US: Injured Employee May Not Sue Insured Employer for Bad Faith Failure to Pay Workers' Comp Claim
A federal district court, construing Iowa law, recently granted an employer's motion to dismiss an action filed against it by a worker who had asserted that he had been injured in the course of his employment and that the various defendants, including the employer, had in bad faith failed to pay his workers' compensation claim, or alternatively, had in bad faith engaged in a conspiracy to delay or refuse to pay benefits, and had breached their fiduciary duty. The district court observed that the employer was neither an insurer nor a self-insured employer. It held that the extension of bad faith liability, as urged by the plaintiff-employee, would undermine the purpose of the exclusive remedy provisions of IC Chapter 85.20, with respect to employee tort claims against an insured employer. The court also noted that the employee was able to bring a bad faith action against the insurer and that the common thread in the decisions that had allowed the civil action to proceed was either the defendant's status as an insurer or that of a self-insured employer, the substantial equivalent of an insurer. Here, the employer here was neither.
See Kent v. United Heartland, 2012 U.S. Dist. LEXIS 146752 (N.D. Iowa, Oct. 11, 2012).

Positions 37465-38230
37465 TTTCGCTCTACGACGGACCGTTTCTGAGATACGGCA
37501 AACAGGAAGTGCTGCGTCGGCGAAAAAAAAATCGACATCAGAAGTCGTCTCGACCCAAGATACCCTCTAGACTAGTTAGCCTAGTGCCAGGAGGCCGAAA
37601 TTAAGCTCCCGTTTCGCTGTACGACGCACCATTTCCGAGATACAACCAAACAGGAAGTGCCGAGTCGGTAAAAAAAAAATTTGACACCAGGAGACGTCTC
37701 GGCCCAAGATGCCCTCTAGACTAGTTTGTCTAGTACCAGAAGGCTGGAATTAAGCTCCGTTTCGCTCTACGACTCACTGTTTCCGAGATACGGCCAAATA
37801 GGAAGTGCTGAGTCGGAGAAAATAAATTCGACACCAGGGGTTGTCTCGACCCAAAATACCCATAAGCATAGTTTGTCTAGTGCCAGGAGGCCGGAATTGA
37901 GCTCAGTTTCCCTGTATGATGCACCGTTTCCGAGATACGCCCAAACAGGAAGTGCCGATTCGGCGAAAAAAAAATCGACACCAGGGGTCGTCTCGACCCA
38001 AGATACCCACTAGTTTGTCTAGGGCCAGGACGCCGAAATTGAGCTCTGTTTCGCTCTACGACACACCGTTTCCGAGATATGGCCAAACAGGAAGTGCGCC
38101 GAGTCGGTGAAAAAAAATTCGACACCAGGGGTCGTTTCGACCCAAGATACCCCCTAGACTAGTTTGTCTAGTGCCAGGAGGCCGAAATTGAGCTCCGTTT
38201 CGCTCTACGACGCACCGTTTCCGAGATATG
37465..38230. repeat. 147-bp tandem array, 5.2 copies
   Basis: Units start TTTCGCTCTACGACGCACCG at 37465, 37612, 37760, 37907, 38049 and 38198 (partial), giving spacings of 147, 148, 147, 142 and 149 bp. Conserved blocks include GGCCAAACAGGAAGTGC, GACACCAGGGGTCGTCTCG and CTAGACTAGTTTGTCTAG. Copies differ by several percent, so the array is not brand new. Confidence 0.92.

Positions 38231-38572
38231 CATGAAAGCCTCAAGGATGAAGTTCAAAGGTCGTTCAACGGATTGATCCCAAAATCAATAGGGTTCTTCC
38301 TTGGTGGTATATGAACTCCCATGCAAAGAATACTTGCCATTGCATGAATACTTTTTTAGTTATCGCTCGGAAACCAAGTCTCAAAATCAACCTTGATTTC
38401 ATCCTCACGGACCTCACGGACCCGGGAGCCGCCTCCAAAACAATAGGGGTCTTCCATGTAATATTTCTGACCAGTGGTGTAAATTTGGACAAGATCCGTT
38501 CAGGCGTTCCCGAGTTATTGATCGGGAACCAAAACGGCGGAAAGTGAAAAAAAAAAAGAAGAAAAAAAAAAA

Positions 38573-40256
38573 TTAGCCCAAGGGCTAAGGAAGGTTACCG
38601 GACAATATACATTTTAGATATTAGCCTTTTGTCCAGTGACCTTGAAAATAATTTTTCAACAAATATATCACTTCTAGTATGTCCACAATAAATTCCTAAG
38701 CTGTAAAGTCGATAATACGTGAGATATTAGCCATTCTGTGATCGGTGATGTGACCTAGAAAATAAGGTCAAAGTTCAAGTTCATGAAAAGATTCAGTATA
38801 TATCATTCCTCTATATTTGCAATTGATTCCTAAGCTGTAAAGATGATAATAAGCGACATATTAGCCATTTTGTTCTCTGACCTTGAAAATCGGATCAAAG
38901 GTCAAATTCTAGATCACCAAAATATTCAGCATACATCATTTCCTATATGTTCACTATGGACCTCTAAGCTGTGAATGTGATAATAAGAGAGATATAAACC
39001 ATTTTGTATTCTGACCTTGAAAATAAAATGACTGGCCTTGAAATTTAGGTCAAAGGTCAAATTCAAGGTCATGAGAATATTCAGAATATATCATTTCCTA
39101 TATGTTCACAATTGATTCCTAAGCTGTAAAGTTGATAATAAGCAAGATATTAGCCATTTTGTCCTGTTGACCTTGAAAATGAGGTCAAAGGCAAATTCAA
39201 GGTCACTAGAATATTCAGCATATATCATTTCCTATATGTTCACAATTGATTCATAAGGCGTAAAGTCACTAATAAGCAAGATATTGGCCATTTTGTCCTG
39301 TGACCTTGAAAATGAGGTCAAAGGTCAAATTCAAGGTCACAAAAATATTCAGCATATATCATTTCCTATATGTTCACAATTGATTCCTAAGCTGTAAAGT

See generally Larson's Workers' Compensation Law, § 104.05.
TX: Issues of Fact As to Whether Lunch Time Travel Was Related to Work Meant Summary Judgment on Going and Coming Grounds Was Inappropriate
In a consolidated appeal of two cases involving injuries to two workers who sustained injuries in an auto accident while the claimants were returning from a restaurant to the work site after eating lunch, a Texas appellate court recently held that that the trial courts erred by granting the parties summary judgment because the existence of fact issues precluded summary judgment in favor of either the insurer or the claimants. The record contained evidence of multiple purposes, both work-related and personal, that were accomplished during the claimants' lunch break and promoted by the claimants' lunchtime travel. Moreover, the primary purpose and impetus behind the claimants' decision to travel to a particular restaurant was disputed. The claimants alleged that the employer required them to eat lunch at a location away from the work site due to the presence of hazardous substances and that the supervisor picked the restaurant. The insurer alleged that the claimants could exercise their own discretion and choose where to eat. Citing Texas case law that, in turn, quoted Larson's Workers' Compensation Law, the court indicated that with such factual discord, summary judgment was not appropriate.
See Texas Mut. Ins. Co. v. Jerrols, 2012 Tex. App. LEXIS 8494 (Oct. 11, 2012).
See generally Larson's Workers' Compensation Law, §§ 13.05, 21.02.
Source: Larson's Workers' Compensation Law, the nation's leading authority on workers' compensation law.